Scrappy. Ambidextrous. Determined. Words to describe 15-yr-old me clad in combat boots and wielding a hammer in the Appalachian Mountains.
Led by a kind bearded fellow and his serene wife, the first job of our sleepy-eyed, humanitarian-leaning teen team was to clear out years of refuse from behind the house of the wizened crone who sought assistance from the Appalachia Service Project. Deep in the isolated woods, our hostess had pet mice and claimed a youthful Abraham Lincoln once lived in her house.
Up to my nostrils in the warm smell of decaying food and packaging wrappers, my hands shoved into workman gloves, I felt limber and resolute. Giddy. Community-oriented. This was, after all, labor in the name of charity and goodwill and a prayer circle I half-tuned into.
Snake handling, raising a roof, resplendent in overalls and a greasy cap, glugging Gatorade and planting firm nails into resilient wood. After-hours guitar strumming in a tie-dye t-shirt. Love letters from God. Pickup trucks and country music at sundown. The air tinged with worship and humid, encroaching foliage. Prayer circles and frigid cold showers – no heat in the coal-fueled middle school converted for our use. We slept in a classroom and chased frogs in the showers. (Not everything in this story is made up.)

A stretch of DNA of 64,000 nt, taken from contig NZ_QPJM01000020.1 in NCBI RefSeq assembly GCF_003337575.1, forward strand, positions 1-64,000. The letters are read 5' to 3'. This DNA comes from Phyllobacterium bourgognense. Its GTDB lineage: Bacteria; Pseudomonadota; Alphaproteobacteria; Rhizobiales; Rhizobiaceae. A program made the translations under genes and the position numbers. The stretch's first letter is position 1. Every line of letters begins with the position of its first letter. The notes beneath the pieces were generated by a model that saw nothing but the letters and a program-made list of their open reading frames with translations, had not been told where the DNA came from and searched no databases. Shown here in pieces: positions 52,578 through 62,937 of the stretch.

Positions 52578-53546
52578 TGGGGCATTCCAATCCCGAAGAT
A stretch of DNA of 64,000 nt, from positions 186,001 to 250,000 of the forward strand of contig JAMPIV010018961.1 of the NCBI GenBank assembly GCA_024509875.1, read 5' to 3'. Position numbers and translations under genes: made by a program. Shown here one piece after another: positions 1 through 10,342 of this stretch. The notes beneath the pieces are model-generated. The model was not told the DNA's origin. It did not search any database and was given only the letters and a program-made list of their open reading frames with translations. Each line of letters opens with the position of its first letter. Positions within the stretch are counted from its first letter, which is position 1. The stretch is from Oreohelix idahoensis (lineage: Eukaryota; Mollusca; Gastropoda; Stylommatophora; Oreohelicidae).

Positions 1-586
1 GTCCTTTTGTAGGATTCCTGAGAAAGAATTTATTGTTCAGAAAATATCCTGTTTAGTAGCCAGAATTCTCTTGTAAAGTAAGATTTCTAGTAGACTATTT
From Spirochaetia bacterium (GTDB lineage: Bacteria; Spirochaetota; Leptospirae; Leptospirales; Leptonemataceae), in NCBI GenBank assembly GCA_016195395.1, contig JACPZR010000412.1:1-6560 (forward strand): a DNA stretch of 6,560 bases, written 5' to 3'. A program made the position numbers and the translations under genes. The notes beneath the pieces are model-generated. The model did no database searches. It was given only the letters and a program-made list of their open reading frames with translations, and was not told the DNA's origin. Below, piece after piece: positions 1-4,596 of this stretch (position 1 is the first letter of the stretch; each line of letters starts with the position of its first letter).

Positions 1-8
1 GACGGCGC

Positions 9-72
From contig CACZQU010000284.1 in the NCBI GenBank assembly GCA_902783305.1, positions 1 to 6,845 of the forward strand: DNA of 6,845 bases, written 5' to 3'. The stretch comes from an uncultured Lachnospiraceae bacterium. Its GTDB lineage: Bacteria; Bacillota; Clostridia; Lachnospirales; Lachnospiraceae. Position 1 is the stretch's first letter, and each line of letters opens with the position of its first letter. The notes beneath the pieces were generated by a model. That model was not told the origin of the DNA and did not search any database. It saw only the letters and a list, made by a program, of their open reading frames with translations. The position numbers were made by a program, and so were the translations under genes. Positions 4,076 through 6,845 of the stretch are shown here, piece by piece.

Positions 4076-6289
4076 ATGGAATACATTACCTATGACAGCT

Weaving in and out of the chanter-believers and the Morissey-Trash-Can-Sinatras clan I leaned towards, a flurry of sensations unfurled inside me. A fondness for black coffee and communal breakfasts. A temptation to follow someone else’s path. Then deeper, a nugget of self-knowing. Lured back and forth between the prayer circles and poetry writers, I perched chameleon-like. Observing. Absorbing both, picking neither.
When has a chameleon-like nature helped create a more authentic you?
File the volunteer effort in Virginia as a pivotal life moment and fast-forward. On the cusp of my six-year wedding anniversary, coinciding with the six years I’ve lived in Turkey, I feel once again the tinge of that same mismatched, yet aligned collision of worlds. Word wrangling unique lingo. A cultural ambidexterity. Small talk with the tea-drinking aunties who pile baked goods onto my plate. Conversations with cultural innovators in round-table discussions. The call to prayer echoing in surround-sound in my neighborhood. A pack of tarot cards on my bed.
The challenge is staying nimble. Un-stuck. Always listening. Relentlessly authentic when it might be easier to pick something that feels ‘almost’ right. Staying poised between hymns and hammers.